Social Connectivity and Sustainability
11 November 2019, 1:00 pm–3:30 pm
Motoo Kusakabe and Emiko Kusakabe address the significance of people's connections in promoting social sustainability.
Room G.08Roberts BuildingTorrington PlaceLondonWC1E 7JE
The workshop will consider how social connectivity is influential in people’s health and well-being and how promoting such connections can contribute to the UN’s Sustainable Development Goals agenda. The presentations will draw on current ongoing projects in Japan attempting to build participatory learning, discursive deliberation and different forms of social capital.
Trained in economics at Yale University and mathematics at University of Tokyo, Motoo Kusakabe started his career as a Ministry of Finance official, assuming senior decision-making positions in the areas of banking and international finance. The latter half of his life has been devoted to international financial organizations, such as the World Bank and European Bank for Reconstruction and Development (EBRD). During the 2000's, he focused on the development of entrepreneurship using information and communication technology (ICT) to promote connectivity and knowledge sharing among people in developing countries. In the last five years, he has been engaged in developing an integrated information/analysis system to promote social inclusion in both developed and developing countries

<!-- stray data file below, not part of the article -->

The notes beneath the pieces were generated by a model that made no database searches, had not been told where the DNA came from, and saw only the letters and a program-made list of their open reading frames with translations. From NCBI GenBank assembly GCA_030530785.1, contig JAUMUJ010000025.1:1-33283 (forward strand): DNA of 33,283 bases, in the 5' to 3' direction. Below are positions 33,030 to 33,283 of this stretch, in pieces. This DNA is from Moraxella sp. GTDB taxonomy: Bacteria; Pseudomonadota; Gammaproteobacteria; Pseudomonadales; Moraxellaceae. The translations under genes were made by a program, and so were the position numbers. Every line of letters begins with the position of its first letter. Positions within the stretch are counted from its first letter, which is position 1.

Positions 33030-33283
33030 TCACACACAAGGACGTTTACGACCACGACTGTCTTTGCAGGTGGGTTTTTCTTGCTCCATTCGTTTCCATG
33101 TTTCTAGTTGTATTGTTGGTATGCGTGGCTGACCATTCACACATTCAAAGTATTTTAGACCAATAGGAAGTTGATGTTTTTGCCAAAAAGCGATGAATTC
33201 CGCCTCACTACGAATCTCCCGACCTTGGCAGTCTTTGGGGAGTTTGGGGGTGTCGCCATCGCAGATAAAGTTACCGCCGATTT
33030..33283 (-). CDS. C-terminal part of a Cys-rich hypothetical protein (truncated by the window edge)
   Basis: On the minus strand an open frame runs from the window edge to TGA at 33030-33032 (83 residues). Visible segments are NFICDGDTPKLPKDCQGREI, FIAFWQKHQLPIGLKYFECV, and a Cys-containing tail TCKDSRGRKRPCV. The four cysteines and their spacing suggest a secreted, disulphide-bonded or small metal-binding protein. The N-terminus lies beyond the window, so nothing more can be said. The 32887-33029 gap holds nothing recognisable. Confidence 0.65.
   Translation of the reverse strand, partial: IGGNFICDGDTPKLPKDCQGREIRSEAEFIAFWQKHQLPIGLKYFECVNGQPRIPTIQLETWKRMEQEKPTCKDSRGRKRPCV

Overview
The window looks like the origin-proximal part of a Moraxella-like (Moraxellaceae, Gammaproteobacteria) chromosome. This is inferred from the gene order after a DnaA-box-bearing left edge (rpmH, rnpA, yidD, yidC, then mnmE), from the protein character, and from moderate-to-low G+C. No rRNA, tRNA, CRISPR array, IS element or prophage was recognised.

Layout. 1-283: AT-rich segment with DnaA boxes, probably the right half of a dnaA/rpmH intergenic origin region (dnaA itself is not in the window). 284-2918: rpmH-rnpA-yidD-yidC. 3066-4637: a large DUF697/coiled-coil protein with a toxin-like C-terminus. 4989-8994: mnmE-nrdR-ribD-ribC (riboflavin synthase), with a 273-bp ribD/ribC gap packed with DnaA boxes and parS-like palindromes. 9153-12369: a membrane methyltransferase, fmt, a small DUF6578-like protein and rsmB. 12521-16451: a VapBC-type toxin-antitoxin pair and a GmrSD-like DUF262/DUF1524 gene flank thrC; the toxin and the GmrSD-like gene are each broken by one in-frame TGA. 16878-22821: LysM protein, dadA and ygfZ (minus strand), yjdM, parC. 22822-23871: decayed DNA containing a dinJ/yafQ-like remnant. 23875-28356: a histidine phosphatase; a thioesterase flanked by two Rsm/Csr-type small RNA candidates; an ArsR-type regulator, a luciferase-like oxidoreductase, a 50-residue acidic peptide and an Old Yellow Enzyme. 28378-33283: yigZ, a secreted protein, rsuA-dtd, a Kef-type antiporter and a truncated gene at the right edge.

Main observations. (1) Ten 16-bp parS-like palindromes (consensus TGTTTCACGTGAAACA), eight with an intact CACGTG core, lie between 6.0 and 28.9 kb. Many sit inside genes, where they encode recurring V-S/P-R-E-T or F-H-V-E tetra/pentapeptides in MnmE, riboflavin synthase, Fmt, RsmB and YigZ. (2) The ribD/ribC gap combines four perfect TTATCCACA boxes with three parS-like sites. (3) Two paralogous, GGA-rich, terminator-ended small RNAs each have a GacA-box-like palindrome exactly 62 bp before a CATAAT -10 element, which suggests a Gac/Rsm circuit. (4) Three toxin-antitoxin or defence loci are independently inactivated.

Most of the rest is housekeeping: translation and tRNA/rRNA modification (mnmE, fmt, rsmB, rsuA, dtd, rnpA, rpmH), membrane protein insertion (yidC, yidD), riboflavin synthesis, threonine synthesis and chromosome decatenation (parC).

Emiko Kusakabe has a PhD in planning studies from Bartlett School of Planning, University College London, and MScs in geography and in human geography research from London School of Economics. Her interests are in governance for sustainability, public participation, and creation of a preventive welfare system for promoting sustainability. She has conducted extensive research in the workings and effects of community social capital networks in targeting sustainable development at the local level. Currently, she is involved in the Community Carte Survey project in several cities in Japan under the sponsorship of the Ministry of Health, Labour and Welfare.